A few days ago I was lurking around the internet, bored senseless, and not a single crafty project that sounded remotely interesting, then I stumbled across perhaps the most lovely skirt I’ve ever seen and I knew I had to have it. And so, I made one for myself!
Obligatory spin shot!
The San Diego LGBT Pride parade is coming up in about a month and I’m planning on marching in it. I just had to have this skirt in time for the parade! So that night I decided I was going to do it. I spent about 3 hours planning everything out and went to the store the very next day to get my supplies.
Turns out my 3 hours of planning was totally wasted! My initial measurements included over 1400 inches worth of fabric for the bottom tier! I also had wanted to copy the patchwork design of the original but I am not a patient lady. Thankfully the lady at the sewing counter suggested I just use strips of a single fabric (the poor lady probably thought I was going insane, I was sitting on the ground talking to myself and angrily scratching out numbers while looking at a million different quilting packs). Ok, so first simplification complete–this project seems more manageable now!
At this point I still planned on having about 1400″ of fabric for my final tier. I picked out my favorite fabric and calculated the costs. Over $60, ouch! Ok, so being a broke crafter I needed to bring that down a LOT. So instead of each tier being 1.5x the tier above it I figured I’d do 1.25x the tier above it. This brought my 1400″ final tier down to a “measly” 370–way more manageable. It also brought my costs down closer to $25, about what I’d pay in a store for a significantly-less-awesome skirt, which was easy to justify (especially after my initial estimate of costs, eesh!).
After congratulating myself on being both frugal and maintaining the inherent awesomeness of this project I spent the next 15 minutes or so having the sewing counter lady cut my fabric into chunks as small as 1/4 of a yard. All in all I spent over an HOUR just picking out fabric and figuring out exactly how much I needed. What’s worst is that I nearly forgot to grab extra thread on my way out! But I remembered before hitting the check-out lane and all was well. So, let’s give this thing a look, shall we?
Just after completion–I didn’t take it off all night!
Very tired, but so proud!
Outside in the sun
- I tried to get progress shots of this but being so big and bulky it was pretty difficult, so this tutorial will mostly be words. if you need clarification just leave a comment and I’ll do my best to clear things up.
First, get your measurements. All the fabric I got came in 44″ lengths and I decided the easiest way to get my measurements was to do strips and just sew them into one longer strip, the seams mostly get hidden in the ruffles and even if the seams show…who cares? Cheaper is WAY worth it for this. The second measurement is how much of a yard I bought of the fabric.
- Waist – 40″
- Tier 1 (pink) – 50″ (1/4 yard)
- Tier 2 (red) – 62.5″ (1.25x tier 1) (1/4 yard)
- Tier 3 (orange) – 78″ (at this point I started to round the numbers) (1/4 yard)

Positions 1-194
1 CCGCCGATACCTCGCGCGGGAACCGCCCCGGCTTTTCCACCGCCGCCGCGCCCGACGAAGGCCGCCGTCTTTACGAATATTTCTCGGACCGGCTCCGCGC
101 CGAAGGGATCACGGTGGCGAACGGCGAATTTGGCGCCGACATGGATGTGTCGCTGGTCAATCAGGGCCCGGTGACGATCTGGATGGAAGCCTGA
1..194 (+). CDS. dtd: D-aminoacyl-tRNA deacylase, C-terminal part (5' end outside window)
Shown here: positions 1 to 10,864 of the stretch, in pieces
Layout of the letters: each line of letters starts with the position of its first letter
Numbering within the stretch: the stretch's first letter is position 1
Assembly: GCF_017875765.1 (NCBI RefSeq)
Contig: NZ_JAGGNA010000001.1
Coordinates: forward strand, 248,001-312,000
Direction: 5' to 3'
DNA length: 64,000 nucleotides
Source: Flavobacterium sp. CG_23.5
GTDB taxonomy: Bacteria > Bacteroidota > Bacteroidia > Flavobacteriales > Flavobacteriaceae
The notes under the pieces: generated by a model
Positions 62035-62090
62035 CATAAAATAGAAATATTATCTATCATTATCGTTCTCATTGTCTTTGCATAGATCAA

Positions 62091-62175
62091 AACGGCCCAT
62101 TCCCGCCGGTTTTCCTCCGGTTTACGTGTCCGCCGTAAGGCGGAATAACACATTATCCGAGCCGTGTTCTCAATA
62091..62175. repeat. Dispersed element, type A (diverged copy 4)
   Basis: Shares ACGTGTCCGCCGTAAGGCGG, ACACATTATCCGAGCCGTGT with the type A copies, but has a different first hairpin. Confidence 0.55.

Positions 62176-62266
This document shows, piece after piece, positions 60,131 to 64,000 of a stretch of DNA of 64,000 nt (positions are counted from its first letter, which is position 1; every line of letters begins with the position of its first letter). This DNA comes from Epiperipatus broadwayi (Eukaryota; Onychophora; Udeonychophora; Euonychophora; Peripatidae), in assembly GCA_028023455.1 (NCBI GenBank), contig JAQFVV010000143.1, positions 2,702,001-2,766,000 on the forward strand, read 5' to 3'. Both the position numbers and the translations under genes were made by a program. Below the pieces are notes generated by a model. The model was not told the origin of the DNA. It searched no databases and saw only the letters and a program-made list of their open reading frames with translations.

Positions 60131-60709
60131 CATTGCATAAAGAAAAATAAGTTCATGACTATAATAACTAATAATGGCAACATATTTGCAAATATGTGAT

- Tier 4 (yellow) – 97″ (3/8 yard)
- Tier 5 (light green) – 122″ (3/8 yard)
- Tier 6 (dark green) – 152.5″ (1/2 yard)
- Tier 7 (light blue) – 190.75″ (5/8 yard)
- Tier 8 (dark blue) – 238.5″ (3/4 yard)
- Tier 9 (light purple) – 298″ (7/8 yard)
- Tier 10 (dark purple) – 372.5″ (1 and 1/8 yard)
To get my strips to the length I needed I cut everything into 4.5″x44″ strips, then measured my final length for that tier and evenly divided that amongst the strips. For example, tier 4 was 97″, I cut 3 strips and trimmed them to approximately 32.5″ each, then sewed them together to create the final 97″ strip.
Everything cut into strips and sewn to their final sizes
I decided to do the easiest step next: hemming the bottom tier. I did a simple fold, I didn’t even fold it under itself, though I may go back to hem it properly.
After that came the hardest part: figuring out how to ruffle 370″ of fabric @.@ I did it wrong TWICE before finally giving up and freehanding half of it. I used a basting stitch but pulled it far too tight. Despite the frustration I’m glad I started on the longest strip: every strip after it was easier and easier than the one before! By the time I got to the final strip I was breezing through them.
Ruffles, ruffles, everywhere!
After the disaster with the longest tier I (ok…my honey) devised a new way to “ruffle”: pleating! I divided each strip into smaller sections and pleated as I went. I started by folding my previous strip (let’s say dark green) and my current strip (light green) and pinning the very far sides together to keep them from coming apart. Next, fold everything in half and pin the middle of the light green to the middle of the dark green; I found the best way to do this was just hold the two sides together as high as you can and have a friend pin the bottom of the droops together. Continue this way to find the middles until you’ve pinned everything into more manageable lengths. I suggest using safety pins, by the way, because there’s a lot of movement involved in this process. Hopefully the following picture makes at least a little bit of sense!
Weird picture but the best I could take to show the pinning
When I was finally done sewing all of my strips together I added a strip of elastic for the waistband. I used the same pinning method but instead of pleating the fabric I pulled the elastic taut and allowed the fabric to scrunch itself up. Finally, I sewed the loooong seam up the back and the skirt was complete! It’s officially my favorite piece from my wardrobe :-)